THE most significant convergences among the representatives of the different Christian traditions are to be found in those who discern the structural and systemic nature of the justice issues that the world currently faces.
The practitioners of “public theology” and the campaigners for social and economic justice find the denominational silos in which they were, in many cases, reared less and less relevant. They read one another’s books and reports; increasingly, they share common vocabulary, pursue similar themes, and find that their approaches to the interpretation of scripture diverge less and less.
That does not mean that all the writers sound the same or are simply interchangeable in their manner of expression. Each will have a constituency in mind, an ecclesial community to address. So creative differences remain; but the common witness to justice leads to the discovery of increasingly shared roots.
Justin Thacker’s “theological guide” to global poverty is a singular example of that convergence that does not obliterate difference, drawing particular inspiration from Lesslie Newbigin, one of the 20th century’s greatest prophets of a search for justice rooted in the gospel.
The work is detailed, the range of secular and religious writers cited and discussed is wide, and the command of the statistics of poverty is impressive.
This is not, however, simply another call to be involved in the struggle against worldwide inequality, although there is an epilogue containing some fairly standard recommendations for action. Rather, the main body of the work is an exercise in “applied theology”: a drawing together of biblical and doctrinal resources on the one hand, and the characteristics of global poverty and inequality on the other, in a process of mutual enrichment.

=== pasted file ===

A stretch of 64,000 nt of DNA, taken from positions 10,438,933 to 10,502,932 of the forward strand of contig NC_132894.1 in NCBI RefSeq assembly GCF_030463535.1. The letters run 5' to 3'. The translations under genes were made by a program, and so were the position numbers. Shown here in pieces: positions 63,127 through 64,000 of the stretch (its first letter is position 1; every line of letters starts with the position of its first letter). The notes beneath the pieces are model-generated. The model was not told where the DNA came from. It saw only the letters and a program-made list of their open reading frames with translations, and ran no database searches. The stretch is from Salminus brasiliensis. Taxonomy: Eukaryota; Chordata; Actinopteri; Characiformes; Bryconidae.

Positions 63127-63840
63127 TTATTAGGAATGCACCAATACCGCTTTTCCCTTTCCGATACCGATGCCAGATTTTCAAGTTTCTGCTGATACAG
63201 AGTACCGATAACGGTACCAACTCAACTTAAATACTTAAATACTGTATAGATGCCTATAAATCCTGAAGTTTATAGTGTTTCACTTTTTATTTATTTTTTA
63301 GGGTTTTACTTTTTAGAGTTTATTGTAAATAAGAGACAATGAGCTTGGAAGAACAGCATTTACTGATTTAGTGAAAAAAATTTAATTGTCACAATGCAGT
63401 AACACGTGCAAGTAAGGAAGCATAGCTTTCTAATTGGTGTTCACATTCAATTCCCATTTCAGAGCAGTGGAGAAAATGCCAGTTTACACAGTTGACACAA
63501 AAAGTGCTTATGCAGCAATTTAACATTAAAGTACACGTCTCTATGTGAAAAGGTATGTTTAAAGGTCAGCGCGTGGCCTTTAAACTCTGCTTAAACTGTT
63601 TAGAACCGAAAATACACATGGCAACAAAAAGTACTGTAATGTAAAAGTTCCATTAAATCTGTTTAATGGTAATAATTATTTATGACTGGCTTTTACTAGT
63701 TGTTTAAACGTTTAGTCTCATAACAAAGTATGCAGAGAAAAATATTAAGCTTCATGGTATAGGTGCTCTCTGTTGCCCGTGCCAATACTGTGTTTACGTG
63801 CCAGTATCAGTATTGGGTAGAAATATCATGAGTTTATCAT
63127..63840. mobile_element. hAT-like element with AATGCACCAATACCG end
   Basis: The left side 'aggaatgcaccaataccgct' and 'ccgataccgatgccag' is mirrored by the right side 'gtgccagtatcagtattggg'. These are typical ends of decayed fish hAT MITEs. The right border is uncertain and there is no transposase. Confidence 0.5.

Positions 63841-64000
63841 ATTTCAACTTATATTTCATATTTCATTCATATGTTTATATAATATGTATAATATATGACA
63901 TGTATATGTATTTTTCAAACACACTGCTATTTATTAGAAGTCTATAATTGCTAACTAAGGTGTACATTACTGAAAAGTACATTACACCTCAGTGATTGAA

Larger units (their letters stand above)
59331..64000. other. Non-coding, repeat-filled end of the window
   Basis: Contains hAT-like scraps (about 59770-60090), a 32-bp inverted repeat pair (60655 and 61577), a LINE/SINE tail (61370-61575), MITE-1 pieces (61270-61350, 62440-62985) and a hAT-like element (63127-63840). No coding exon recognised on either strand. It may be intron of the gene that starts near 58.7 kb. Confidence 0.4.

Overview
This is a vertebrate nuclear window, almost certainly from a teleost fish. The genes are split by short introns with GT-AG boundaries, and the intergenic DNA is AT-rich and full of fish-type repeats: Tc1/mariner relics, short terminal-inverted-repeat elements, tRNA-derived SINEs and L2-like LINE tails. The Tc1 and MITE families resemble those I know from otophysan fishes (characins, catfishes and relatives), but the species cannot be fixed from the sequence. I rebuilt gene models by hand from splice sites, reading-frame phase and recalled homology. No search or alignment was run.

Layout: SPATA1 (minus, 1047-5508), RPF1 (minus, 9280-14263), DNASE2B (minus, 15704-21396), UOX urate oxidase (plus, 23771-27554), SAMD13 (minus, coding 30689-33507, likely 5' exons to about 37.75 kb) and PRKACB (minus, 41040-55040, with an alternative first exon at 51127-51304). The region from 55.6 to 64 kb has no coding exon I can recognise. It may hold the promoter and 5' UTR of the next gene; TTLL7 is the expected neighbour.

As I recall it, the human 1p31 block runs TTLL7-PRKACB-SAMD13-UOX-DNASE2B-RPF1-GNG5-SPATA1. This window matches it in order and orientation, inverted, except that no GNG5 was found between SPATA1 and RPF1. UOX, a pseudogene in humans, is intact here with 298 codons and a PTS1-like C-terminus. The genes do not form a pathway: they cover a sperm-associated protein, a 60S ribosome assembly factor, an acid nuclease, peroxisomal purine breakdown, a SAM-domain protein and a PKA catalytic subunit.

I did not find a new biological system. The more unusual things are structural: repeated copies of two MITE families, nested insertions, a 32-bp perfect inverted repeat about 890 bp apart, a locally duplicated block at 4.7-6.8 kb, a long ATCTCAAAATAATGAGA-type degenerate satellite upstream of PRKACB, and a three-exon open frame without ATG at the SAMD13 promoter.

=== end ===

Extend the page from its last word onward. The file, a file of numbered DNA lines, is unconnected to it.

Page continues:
We learn about the contribution that Christian faith can make to a deeper understanding of poverty, and the contribution that an examination of the nature of poverty can make to a more profound appreciation of the central tenets of the faith.
The book is arranged in five parts, structured around key loci of Christian doctrine: creation, Fall, Israel’s story, redemption, and consummation. Each part is composed of chapters that move between biblical and theological material and discussion of the nature of global poverty.
For example, in Part 1, under “Creation”, the author argues from the biblical texts that the imago Dei resides not in the individual, but is
a social reality within the whole human race, and that, therefore, some of the difficult texts that appear to relate poverty to individual failings in fact provide insight into the systemic nature of global poverty.
In Part 2, “The Fall”, the chapter on taxation and debt uses the biblical narrative and the legacy of colonialism to raise the question “Who owes what to whom?” and, thereby, to propose a radical revision of current attitudes to taxation.
This pattern of relating biblical and doctrinal themes to the challenge of global poverty is persistently followed. Thacker does not hesitate to question both secular and theological theories of poverty-alleviation, in a way that illuminates both sides of the comparison. His reading is wide and, if that leads sometimes to some breathlessness, and the sense that too much ground is being covered, it also gives the book considerable authority.
Given that, it might seem unfair to draw attention to two surprising omissions. But Anglicans concerned to develop a faith-based understanding of global poverty might have expected a critical assessment of the particular Anglican inheritance in this regard. Yet the trajectory from F. D. Maurice to William Temple is not even alluded to. Although such thinkers predate globalisation as we know it, they offer insights about poverty which are part of global Christianity and deserve attention.
Most surprising of all in a book concerned to relate global poverty to the principal loci of Christian doctrine, and possibly something that an examination of the Anglican tradition might have caused the author to reconsider, is the absence of a section on the incarnation.
Of course, no work of this kind, wide-ranging as it is, can cover everything; but it is surely of the greatest significance for our consideration of global poverty that God in Christ chose, though rich, for our sakes to become poor.
The Rt Revd Dr Peter Selby is a former Bishop of Worcester.
Global Poverty: A theological guide
SCM Press £25
Church Times Bookshop £22.50